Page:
The signal transducer and activator of transcription (STAT) belong to a group of latent cytoplasmic transcription factors that play a central role in transmitting signals from the cytoplasmic membrane to the nucleus. There are seven members of the STAT family: STAT1, STAT2, STAT3, STAT4, STAT5A, STAT5B, and STAT6. STAT regulates many aspects of growth, survival, and differentiation in cells. Specifically, STAT plays an important role in the development and function of the immune system and in maintaining immune tolerance and tumor surveillance.

The signal transducer and activator of transcription 6 (STAT6) play a fundamentally important role in immune cells’ cellular function. Earlier studies have revealed STAT6 as an important target of interleukin (IL)-4 in nonmuscle cells. After IL-4 stimulation, STAT6 gets activated by phosphorylation and functions as a transcription factor to promote context-dependent gene expression. Importantly, STAT6 plays an important role in T cell proliferation. Also, its activation prevents apoptotic cell death in B cells. It is also involved in the fusion of macrophages to generate multinucleated giant cells in response to inflammation. Recent studies have also demonstrated the involvement of STAT6 in microglial activation in the brain tissue.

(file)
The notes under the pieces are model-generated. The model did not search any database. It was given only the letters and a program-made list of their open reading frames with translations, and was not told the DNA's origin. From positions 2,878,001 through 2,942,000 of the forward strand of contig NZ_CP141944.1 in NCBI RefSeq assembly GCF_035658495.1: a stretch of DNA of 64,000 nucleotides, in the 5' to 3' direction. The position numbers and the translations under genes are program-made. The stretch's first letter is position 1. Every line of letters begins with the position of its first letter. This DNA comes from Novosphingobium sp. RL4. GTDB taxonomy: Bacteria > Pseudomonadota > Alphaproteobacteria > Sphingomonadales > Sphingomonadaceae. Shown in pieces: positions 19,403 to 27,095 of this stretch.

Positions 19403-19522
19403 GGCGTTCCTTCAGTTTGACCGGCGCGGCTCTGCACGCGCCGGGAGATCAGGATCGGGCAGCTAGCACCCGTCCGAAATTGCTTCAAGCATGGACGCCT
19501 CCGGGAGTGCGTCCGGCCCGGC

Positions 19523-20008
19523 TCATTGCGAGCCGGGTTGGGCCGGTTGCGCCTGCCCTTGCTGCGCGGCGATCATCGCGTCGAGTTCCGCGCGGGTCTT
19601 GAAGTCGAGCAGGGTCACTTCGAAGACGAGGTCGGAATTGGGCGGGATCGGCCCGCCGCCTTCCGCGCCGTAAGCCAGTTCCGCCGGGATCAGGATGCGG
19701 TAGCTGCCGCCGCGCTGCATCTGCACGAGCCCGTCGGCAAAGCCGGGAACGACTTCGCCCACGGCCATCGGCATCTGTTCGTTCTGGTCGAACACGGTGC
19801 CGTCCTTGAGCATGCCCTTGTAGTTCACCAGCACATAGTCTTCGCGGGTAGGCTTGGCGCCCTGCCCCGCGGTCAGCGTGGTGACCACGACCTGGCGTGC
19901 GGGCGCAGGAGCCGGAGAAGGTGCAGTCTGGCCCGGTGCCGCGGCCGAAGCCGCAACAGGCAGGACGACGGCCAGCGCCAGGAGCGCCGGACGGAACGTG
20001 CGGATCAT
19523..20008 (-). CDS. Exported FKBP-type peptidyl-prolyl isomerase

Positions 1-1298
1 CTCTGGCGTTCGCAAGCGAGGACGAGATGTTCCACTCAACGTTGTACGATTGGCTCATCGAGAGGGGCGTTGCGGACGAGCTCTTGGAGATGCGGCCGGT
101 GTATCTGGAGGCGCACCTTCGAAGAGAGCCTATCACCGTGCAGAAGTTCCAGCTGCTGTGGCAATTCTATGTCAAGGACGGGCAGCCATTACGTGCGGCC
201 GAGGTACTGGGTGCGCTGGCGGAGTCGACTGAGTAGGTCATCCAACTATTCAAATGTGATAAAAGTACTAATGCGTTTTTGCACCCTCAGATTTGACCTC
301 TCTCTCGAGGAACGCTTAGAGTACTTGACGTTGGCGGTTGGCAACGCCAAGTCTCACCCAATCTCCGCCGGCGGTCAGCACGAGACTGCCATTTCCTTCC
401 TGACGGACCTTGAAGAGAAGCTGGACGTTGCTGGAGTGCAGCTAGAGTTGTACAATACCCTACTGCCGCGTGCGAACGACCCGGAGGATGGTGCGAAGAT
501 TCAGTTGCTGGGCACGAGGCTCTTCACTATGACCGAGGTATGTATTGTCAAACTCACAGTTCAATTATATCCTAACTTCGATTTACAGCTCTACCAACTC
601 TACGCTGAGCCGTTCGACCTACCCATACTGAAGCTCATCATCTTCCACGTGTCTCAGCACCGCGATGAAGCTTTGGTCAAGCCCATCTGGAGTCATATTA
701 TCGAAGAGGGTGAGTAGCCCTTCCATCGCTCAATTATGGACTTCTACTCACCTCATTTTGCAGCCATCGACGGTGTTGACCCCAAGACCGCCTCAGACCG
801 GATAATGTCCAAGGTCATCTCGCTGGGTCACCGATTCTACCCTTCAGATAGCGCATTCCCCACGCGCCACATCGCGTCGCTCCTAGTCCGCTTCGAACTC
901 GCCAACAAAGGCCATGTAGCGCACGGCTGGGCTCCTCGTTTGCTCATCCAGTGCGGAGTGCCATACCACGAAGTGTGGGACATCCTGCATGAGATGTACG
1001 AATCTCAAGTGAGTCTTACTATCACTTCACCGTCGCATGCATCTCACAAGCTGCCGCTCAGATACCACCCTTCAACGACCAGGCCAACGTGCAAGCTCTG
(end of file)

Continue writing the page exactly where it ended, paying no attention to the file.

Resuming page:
PM-81I is a novel and potent STAT6 inhibitor. And it targets the SH2 structural domain. PM-81I can effectively inhibit IL-4 stimulated phosphorylation of STAT6 in Bease-2B immortalized human epithelial airway cells. Meanwhile, PM-81I did not cross-react with STAT5 but did moderately inhibit FAK and STAT1. Importantly, PM-81I has the potential for the research of allergic lung disease, allergic rhinitis, chronic obstructive pulmonary disease, or cancer.

All in all, PM-81I is a potent STAT6 inhibitor that has the potential for the research of inflammation disease or cancer.


Loh CY, et, al. Front Oncol. 2019 Feb 21;9:48.